The World Bank and IFC prepared this report, highlighting the progress in the UAE for licensing and business reforms, such as starting a company, obtaining electricity and remitting taxes and fees, as the main factor in the nation’s climb up the rankings.

The UAE’s Competitive Council secretary general, Abdullah Lootah, noted that the climb in rankings indicates that the UAE is on a good path. Organizations should continue to focus on moving the legal environment forward with modernization and streamlining the government services. The Competitive Council’s mandate is to ensure the UAE becomes the best nation in the world by 2021. This vision is maintained as the main objective in operations.

Of Middle Eastern nations, only Saudi Arabia ranked higher than the UAE in terms of “ease of doing business,” coming in at 22. Other GCC nations ranked well, with Qatar ranking in 40th, Bahrain in at 42, Oman ranked 47 and Kuwait ranking at 82.

These positive changes indicate that governments have greater opportunities to invest in structural changes and greater levels of transparency to make a better regulatory environment for businesses.

Dubai Ranks Among the Top 25 Global Hotel Investment Locales

An international consultancy ranks Dubai among the leading hotel investment destinations in the world for 2012.

Cushman and Wakefield’s (C&W’s) report entitled “Winning in Growth Cities” covering 2012 and 2013, Dubai ranked in 16th position as a top hotel destination, noting that hotel sector investments have surpassed Dh 14.2bn (or $3.9bn) from third quarter 2011 to second quarter 2012.

Dubai is the only Middle Eastern city to make this list.

According to earlier reports by STR Global, growth of hotel room supply is forecasted to hit 9.6 percent this year as demand grows across the industry. This rate rose 16.5 percent YTD August, when compared to last year’s figures. Around 13,000 new rooms are being constructed in Dubai, with a further 21,000 announced.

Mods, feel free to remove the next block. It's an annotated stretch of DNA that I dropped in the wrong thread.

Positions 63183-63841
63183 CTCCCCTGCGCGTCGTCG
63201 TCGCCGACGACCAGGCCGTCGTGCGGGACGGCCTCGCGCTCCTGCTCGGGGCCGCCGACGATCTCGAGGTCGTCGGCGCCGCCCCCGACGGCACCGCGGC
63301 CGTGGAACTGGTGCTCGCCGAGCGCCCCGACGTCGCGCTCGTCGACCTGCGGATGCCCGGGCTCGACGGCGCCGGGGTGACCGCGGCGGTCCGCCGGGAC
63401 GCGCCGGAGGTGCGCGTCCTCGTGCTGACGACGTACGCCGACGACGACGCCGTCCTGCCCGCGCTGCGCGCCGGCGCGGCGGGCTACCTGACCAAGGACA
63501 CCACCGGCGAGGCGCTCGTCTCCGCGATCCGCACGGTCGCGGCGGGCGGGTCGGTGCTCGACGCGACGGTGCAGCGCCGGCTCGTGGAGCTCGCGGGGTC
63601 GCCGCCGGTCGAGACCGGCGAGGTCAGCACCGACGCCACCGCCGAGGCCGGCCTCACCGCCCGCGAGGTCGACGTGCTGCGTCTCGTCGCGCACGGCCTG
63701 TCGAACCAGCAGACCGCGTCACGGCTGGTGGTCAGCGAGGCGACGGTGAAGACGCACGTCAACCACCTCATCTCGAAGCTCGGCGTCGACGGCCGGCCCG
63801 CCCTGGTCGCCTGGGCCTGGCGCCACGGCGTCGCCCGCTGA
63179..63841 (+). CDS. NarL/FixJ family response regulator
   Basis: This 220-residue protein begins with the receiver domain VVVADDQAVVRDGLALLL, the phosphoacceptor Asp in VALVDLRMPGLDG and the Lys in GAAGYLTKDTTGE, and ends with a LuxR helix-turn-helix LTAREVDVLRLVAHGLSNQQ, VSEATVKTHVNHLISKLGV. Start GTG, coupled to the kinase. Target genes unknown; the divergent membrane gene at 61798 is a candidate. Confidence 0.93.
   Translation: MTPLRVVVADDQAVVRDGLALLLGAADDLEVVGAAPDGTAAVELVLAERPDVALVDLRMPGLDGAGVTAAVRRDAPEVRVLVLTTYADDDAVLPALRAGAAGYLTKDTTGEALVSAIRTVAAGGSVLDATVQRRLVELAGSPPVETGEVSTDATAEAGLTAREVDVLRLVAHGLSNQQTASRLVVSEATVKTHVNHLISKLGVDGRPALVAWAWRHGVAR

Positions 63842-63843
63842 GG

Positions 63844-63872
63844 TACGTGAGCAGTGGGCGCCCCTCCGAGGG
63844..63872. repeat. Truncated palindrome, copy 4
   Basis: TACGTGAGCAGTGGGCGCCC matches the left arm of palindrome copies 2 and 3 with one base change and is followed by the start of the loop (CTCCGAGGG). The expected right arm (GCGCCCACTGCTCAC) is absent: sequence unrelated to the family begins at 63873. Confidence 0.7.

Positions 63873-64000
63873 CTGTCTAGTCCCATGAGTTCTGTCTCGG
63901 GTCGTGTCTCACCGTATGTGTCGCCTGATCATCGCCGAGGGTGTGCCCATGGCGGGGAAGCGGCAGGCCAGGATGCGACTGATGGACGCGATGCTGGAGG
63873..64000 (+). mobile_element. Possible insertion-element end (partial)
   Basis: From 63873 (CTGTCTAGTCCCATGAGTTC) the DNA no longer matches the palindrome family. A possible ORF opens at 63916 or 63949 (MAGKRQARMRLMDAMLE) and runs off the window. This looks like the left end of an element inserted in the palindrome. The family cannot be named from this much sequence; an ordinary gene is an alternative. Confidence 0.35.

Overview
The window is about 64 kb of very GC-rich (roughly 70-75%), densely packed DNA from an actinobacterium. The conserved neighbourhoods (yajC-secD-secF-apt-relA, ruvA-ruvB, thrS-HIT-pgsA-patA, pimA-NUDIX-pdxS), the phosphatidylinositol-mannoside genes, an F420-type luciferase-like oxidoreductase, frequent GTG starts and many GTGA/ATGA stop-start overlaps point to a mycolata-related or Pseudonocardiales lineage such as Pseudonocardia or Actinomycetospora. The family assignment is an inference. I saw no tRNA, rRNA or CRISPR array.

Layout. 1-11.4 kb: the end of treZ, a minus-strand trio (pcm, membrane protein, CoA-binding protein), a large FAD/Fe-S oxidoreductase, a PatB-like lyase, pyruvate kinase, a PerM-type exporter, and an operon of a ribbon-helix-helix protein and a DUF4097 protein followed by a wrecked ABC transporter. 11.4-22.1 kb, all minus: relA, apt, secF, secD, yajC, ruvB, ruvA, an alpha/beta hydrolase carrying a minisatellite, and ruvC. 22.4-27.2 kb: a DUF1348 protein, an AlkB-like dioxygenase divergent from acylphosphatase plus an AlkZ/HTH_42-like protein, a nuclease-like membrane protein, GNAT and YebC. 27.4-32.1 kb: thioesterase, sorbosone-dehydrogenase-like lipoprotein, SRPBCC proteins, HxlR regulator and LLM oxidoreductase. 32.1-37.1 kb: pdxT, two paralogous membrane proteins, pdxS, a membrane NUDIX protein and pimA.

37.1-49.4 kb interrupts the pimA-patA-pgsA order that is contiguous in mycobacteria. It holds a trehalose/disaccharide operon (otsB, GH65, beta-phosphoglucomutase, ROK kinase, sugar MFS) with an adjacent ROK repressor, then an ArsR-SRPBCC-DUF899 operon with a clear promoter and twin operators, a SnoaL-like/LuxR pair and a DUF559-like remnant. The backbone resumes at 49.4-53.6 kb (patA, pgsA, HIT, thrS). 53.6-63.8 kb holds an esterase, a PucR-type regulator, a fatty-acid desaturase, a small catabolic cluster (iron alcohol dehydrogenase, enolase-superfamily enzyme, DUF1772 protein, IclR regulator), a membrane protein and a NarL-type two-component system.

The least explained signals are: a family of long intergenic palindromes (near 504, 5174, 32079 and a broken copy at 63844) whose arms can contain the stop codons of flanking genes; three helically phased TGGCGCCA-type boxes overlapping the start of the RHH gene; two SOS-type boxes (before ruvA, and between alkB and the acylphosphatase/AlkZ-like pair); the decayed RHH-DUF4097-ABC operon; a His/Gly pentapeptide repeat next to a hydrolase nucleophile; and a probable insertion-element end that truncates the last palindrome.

The number of international visitors to Dubai surpassed the 8 million mark by the end of last year. Despite that phenomenal growth, expectations state that revenue per available hotel room in the city will expand by 8 or 9 percent, according to STR Global.

Spending by international visitors in 2011 is expected to grow by 24 percent, moving from $6.3 billion the previous year to reach $7.8 billion last year. The 2009 figure was $5.2 billion.

London claimed top spot on the C&W report, boosted by the Olympics and surpassing New York City.

Investments in the global hotel sector declined by 12.4 percent over a 12-month period ending in second quarter 2012. Economic headwinds have delayed closings and dragged down activity in the sector.

Lending constraints from the banks have resulted in increased sector activity from equity investors, sovereign wealth funds and individuals with high net worth.

In regards to connectivity, Dubai ranked in 15th place. The global consultancy firm noted that true connectivity covers the balance of the world, whether by sea, air or transportation between cities. Connectivity is vital for cities hoping to generate and sustain leisure and business opportunities.

Tokyo came in at the top for connectivity, along with Hong Kong in second place, New York in third and London capturing fourth place.

Paul Holdsworth, Staff Writer, Gulf Jobs Market News